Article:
My favourite stories were:
Family Business by Jonathan Maberry.
One of the stories that showed the darker side of humanity – the kind that tortures zombies for fun and sport – while also being one of the bittersweet stories, one of an older brother teaching his 15-year-old brother the “family business” and along the way changing his perceptions of the dead and the living and the thin line between.
The Zombie Who Fell from the Sky by M. B. Homler
The only story which made me laugh out loud throughout. It had really snappy one-liners and events that were ridiculously humourous kind of like Shaun of the Dead but more like a graphic novel played out in text – very visual and fast paced.
The Storm Door by Tad Williams
A really interesting story, especially considering most of it played out as a conversation between the main character, a paranormal detective and his ailing godfather. I liked this one because unlike a lot of the others, zombies are smart, cunning and powerfully evil and how the dead bodies rise is explained (basically they are possessed by a kind of ghost/demon that enters as the departing spirit is leaving its body).
Second Wind by Mike Carey
This story was unique as it was about a man who chose to turn into a zombie and then hide away from humanity. The main character is a stock-broker who has already had a couple of stress-induced heart attacks and fears his next one will be his last so he outfits an old building and organises his money in preparation for his death. I enjoyed it because besides being dead and having to takes precautions against decomposition, the zombie in this story was the same as he was living and continued his life to some extent.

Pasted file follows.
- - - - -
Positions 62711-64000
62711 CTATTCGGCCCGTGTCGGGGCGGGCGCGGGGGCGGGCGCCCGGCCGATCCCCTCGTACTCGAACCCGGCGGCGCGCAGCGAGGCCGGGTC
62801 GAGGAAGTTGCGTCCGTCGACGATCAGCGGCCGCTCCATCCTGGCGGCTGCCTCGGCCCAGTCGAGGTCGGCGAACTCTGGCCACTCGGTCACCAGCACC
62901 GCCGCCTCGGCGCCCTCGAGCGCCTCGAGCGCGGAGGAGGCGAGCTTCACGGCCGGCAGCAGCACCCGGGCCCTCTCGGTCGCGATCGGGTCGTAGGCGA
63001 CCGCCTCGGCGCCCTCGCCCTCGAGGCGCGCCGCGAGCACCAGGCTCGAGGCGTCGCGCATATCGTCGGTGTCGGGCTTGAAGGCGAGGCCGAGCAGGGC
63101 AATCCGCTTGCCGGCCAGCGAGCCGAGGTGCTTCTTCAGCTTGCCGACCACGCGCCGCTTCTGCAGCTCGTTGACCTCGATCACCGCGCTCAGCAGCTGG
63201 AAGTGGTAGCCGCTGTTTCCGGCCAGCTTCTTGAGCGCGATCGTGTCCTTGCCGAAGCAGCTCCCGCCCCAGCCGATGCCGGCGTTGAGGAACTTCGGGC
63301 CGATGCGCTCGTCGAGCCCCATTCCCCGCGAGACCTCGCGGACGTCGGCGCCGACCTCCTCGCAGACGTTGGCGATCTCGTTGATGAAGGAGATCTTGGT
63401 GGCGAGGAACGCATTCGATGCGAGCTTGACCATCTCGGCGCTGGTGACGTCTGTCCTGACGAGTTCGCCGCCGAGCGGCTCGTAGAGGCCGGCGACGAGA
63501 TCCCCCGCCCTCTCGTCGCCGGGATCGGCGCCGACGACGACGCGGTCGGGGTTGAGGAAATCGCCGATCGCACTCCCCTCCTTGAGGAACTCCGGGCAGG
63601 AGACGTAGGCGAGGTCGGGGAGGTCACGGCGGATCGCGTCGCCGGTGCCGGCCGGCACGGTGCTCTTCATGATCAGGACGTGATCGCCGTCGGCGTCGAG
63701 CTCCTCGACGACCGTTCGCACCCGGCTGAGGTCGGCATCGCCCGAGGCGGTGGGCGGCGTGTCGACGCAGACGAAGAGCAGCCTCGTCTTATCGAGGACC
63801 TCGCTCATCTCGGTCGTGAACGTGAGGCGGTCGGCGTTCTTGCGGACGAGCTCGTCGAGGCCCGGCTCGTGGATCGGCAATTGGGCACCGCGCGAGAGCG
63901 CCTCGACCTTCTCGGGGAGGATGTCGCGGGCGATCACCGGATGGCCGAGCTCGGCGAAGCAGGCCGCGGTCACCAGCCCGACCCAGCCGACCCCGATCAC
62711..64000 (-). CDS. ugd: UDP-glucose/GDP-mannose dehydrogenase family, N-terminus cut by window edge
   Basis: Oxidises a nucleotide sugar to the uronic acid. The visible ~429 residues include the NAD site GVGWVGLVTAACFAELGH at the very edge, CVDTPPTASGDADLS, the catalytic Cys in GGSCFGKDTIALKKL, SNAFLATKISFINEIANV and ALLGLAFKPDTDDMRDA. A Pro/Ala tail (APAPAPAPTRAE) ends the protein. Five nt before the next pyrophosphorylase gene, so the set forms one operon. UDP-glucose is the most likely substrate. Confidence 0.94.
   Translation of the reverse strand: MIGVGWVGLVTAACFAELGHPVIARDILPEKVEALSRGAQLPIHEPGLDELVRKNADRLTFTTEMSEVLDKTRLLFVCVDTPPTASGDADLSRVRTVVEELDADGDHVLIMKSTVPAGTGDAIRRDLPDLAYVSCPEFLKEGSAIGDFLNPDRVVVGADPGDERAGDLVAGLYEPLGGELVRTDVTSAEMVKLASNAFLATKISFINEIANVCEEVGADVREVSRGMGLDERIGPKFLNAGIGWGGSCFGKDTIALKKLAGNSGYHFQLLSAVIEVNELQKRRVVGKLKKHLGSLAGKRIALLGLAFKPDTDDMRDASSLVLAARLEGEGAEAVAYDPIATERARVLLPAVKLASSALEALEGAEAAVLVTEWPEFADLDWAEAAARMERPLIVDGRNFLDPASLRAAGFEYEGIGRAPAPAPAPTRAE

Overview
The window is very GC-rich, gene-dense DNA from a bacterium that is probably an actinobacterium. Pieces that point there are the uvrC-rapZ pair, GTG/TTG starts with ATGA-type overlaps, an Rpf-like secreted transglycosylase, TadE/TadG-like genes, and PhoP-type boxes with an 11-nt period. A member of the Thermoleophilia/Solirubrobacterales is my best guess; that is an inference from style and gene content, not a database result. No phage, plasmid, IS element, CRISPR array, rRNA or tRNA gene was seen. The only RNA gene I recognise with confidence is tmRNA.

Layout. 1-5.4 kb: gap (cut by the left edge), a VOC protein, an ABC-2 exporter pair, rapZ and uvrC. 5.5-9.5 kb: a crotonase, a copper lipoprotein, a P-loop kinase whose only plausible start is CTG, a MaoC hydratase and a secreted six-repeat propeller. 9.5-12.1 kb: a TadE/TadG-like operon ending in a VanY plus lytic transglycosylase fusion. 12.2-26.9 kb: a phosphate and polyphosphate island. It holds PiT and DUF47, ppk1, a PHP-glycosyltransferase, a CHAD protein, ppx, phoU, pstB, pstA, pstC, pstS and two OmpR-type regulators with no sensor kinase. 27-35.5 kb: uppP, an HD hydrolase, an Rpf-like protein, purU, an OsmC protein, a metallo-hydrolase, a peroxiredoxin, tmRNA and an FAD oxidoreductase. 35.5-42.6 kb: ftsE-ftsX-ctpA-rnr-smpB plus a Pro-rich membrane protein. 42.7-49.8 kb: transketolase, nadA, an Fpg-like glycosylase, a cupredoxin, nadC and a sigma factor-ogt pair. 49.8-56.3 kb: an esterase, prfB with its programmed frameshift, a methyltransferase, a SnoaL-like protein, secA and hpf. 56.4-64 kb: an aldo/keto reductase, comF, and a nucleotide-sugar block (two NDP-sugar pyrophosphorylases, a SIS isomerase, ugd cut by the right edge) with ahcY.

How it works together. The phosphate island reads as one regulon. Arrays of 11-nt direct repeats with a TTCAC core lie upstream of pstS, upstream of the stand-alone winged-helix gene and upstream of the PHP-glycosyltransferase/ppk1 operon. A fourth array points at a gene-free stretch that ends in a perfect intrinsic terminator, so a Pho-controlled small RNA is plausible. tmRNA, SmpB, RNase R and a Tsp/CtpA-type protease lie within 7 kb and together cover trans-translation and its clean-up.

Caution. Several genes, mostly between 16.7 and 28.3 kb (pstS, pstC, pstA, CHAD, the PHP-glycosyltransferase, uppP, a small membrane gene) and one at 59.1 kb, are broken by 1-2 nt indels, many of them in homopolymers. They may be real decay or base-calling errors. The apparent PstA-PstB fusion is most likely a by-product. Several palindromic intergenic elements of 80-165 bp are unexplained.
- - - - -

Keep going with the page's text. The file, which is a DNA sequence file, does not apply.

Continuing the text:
Weaponized by David Wellington
In this story dead soldiers are being used in combat, being controlled by chips inserted at the top of the spinal column with preset directions such as walking or picking something up that can be administered remotely. This one was really fascinating because the “zombies” weren’t technically living dead but more like dead people turned into robots.
The story that creeped me out the most was:
Kids and Their Toys by James A. Moore
Only one word can describe this story: *shudder*. It was the creepiest and most disgusting of all, maybe for the fact that the horrible immoral humans in it were children.
And then there was one story that seemed totally out-of-place because as far as I could see it had  nothing to do with zombies at all O.O :
Shooting Pool by Joe R. Lansdale
I finished that one completely baffled – why was it even included?
Overall I really enjoyed this anthology, and I would recommend it to zombie movie lovers, or lovers of good horror stories 🙂
I give Zombie: an Anthology of the Dead:

4 ½ / 5 Stars